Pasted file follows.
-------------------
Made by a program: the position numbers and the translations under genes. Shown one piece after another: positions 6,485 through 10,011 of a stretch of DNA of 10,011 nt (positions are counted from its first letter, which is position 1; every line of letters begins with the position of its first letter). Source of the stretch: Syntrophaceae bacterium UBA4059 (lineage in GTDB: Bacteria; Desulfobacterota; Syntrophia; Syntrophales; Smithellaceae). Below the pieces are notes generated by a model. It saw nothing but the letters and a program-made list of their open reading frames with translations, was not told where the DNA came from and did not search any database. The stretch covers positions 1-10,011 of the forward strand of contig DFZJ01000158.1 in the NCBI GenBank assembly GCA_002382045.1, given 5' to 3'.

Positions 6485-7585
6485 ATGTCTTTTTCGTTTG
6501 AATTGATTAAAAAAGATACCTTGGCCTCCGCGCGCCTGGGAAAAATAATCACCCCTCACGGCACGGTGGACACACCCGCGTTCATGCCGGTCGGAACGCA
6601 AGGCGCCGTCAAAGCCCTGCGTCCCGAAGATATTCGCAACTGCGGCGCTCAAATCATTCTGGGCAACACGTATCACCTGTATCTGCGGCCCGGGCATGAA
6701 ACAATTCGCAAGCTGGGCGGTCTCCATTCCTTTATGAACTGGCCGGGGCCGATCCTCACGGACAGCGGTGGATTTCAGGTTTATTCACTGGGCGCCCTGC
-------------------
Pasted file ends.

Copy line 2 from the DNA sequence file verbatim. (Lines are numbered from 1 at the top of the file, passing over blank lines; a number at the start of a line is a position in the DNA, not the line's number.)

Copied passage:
Positions 6485-7585